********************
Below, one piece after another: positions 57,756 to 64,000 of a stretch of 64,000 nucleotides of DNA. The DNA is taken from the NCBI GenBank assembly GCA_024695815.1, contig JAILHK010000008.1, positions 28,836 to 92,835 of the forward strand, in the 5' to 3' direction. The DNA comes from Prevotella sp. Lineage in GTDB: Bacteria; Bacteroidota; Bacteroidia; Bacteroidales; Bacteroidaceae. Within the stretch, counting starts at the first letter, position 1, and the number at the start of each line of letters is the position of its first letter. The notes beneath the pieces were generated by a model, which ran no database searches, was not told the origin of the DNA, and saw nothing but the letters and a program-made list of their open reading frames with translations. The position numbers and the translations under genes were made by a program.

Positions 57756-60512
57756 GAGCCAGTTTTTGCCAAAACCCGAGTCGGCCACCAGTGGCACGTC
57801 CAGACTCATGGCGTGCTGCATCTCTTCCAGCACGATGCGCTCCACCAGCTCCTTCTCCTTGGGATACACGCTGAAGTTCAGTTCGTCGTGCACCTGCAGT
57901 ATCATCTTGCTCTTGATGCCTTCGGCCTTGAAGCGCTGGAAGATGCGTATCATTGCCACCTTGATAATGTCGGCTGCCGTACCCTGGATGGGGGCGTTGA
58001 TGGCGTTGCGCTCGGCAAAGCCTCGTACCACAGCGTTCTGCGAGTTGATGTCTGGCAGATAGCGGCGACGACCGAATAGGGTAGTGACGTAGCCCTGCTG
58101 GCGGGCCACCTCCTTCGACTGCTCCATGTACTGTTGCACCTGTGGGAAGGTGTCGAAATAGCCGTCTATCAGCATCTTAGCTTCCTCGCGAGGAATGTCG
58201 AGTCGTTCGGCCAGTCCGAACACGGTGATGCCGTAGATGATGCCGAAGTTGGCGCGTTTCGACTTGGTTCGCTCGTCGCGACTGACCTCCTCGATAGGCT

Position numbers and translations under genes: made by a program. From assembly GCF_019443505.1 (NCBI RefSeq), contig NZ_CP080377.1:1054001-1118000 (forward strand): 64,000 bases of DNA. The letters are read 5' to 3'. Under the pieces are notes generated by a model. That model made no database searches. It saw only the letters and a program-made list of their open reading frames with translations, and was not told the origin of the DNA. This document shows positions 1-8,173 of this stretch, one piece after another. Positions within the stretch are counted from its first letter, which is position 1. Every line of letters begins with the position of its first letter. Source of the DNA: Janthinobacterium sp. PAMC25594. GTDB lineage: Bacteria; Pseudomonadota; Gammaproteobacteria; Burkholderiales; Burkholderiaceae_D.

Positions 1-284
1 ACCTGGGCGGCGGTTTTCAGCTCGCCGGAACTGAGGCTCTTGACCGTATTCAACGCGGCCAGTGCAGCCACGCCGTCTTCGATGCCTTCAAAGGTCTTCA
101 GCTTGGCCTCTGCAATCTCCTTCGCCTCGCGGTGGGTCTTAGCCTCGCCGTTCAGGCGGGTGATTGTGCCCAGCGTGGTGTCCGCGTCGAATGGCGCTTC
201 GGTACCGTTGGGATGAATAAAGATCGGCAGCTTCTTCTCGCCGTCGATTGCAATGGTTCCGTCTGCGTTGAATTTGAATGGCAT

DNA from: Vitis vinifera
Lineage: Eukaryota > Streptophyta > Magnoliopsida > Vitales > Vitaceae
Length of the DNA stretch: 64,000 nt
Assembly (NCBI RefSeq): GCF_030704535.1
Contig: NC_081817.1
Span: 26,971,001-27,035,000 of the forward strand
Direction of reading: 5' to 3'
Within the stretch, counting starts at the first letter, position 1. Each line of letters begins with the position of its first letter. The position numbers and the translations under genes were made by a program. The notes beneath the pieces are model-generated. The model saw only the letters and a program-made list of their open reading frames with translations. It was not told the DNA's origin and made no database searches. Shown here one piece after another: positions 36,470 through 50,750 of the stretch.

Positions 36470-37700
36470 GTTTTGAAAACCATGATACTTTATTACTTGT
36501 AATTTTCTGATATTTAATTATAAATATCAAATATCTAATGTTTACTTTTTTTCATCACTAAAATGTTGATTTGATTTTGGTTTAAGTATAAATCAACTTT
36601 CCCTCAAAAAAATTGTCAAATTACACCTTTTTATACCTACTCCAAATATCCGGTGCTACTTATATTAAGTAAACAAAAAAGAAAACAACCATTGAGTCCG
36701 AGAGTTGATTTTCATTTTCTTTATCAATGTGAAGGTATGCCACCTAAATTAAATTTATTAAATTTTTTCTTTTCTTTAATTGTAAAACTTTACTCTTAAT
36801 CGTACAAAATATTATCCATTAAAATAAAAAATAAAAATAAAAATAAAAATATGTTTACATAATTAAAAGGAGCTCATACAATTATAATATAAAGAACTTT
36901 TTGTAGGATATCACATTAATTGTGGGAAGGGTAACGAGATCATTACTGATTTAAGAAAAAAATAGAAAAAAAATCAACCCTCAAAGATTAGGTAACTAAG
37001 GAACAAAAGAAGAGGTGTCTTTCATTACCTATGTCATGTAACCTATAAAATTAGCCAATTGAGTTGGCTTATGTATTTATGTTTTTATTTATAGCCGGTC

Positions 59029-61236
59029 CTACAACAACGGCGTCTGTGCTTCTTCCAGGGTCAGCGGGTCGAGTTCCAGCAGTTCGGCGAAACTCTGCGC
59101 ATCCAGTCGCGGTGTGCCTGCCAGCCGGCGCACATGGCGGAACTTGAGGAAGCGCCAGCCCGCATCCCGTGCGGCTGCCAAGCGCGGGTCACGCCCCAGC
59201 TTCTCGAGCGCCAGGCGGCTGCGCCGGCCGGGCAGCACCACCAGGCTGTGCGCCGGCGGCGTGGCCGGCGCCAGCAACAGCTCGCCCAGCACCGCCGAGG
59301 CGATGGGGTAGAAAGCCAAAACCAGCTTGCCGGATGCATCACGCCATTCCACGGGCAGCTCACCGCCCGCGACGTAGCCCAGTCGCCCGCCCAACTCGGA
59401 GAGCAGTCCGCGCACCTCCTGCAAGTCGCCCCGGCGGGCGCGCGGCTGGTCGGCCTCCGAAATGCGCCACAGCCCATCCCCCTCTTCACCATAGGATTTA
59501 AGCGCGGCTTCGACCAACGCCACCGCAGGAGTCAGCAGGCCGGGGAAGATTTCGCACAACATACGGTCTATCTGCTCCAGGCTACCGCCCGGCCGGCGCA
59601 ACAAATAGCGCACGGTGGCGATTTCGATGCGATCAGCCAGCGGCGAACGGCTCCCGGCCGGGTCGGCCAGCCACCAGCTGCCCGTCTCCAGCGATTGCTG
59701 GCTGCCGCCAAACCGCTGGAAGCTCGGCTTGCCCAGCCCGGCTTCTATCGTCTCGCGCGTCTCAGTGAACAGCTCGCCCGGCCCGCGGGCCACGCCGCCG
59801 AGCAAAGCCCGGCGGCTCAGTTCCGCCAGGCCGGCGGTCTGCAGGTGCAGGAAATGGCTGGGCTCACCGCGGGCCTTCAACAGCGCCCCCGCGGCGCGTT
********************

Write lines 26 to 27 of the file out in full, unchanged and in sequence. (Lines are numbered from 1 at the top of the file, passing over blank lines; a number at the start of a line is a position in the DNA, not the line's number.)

36701 AGAGTTGATTTTCATTTTCTTTATCAATGTGAAGGTATGCCACCTAAATTAAATTTATTAAATTTTTTCTTTTCTTTAATTGTAAAACTTTACTCTTAAT
36801 CGTACAAAATATTATCCATTAAAATAAAAAATAAAAATAAAAATAAAAATATGTTTACATAATTAAAAGGAGCTCATACAATTATAATATAAAGAACTTT